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Communities remember Japanese WWII incarceration on Executive Order 9066 anniversary

On Sunday, Japanese Americans and their allies observed a Day of Remembrance for Japanese American Incarceration.

February 19, marks the 81st anniversary of President Roosevelt’s signing of Executive Order 9066, which led to the forced removal and incarceration of 120,000 Japanese Americans during World War II. The White House issued a statement calling the incarceration “one of the most shameful periods in American history.”

George Takei, an actor known for his role in Star Trek, was one of the 120,000 Japanese Americans sent to live in the camps. He is currently starring in Allegiance, a musical about Japanese American internment. On Sunday, he shared a video of remarks made at the show about the Day of Remembrance.

Congresswoman Judy Chu (D-CA), the chair of the Congressional Asian Pacific American Caucus, said she was proud of the steps taken to apologize to the Japanese American community.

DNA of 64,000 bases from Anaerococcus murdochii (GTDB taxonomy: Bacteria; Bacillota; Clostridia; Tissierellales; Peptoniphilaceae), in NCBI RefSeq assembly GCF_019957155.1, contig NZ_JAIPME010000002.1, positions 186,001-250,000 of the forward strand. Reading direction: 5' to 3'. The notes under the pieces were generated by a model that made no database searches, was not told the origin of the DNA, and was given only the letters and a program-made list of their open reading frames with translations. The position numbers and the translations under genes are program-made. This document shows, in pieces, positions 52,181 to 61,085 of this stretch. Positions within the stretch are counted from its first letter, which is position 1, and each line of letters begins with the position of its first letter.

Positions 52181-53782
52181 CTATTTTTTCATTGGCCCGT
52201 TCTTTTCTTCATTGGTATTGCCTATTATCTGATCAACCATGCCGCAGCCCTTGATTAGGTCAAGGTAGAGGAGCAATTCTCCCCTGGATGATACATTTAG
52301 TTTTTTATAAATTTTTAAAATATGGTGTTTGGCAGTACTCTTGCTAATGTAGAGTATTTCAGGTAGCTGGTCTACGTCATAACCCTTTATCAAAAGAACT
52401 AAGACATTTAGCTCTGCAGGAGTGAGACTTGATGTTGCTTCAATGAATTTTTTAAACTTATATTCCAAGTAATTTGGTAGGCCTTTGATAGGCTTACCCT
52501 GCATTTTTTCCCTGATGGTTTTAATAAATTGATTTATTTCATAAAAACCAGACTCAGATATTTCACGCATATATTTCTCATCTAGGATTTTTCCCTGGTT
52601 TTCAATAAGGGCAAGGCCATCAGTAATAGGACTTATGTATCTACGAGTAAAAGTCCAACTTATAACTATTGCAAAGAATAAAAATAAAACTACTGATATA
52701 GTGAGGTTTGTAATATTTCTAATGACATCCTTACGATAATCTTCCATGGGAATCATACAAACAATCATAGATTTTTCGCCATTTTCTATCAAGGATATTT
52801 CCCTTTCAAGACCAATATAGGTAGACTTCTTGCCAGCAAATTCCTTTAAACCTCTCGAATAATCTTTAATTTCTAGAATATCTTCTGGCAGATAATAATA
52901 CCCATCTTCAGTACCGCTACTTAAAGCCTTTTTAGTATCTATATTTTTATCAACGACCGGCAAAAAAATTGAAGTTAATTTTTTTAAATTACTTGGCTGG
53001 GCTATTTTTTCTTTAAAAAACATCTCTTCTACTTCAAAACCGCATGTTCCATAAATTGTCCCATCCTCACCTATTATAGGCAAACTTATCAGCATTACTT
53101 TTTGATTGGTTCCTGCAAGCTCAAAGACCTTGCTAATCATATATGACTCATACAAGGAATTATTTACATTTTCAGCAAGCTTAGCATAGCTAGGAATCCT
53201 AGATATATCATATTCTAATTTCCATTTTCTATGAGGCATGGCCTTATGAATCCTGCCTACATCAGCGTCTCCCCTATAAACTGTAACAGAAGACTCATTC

“I am proud that over three decades ago, Congress passed the Civil Liberties Act of 1988 to formally apologize and provide redress to Japanese Americans who were racially targeted and stripped of their rights. However, we as a nation must continue to recognize this shameful part of our country’s history to ensure that we do not repeat the mistakes of our past,” she said in a statement.

The Japanese American Citizen League called for solidarity on the Day of Remembrance.

“As we continue into 2023 and beyond, we look back on our triumphs and hardships, as well as our solidarity in the hopes that we can make a change for a better future for all people in this nation. When our country seems more divided than ever, let us stand together and show that the unimaginable tragedies our ancestors suffered are not forgotten and are worthy of our government’s recognition and repair,” the organization said in a statement.

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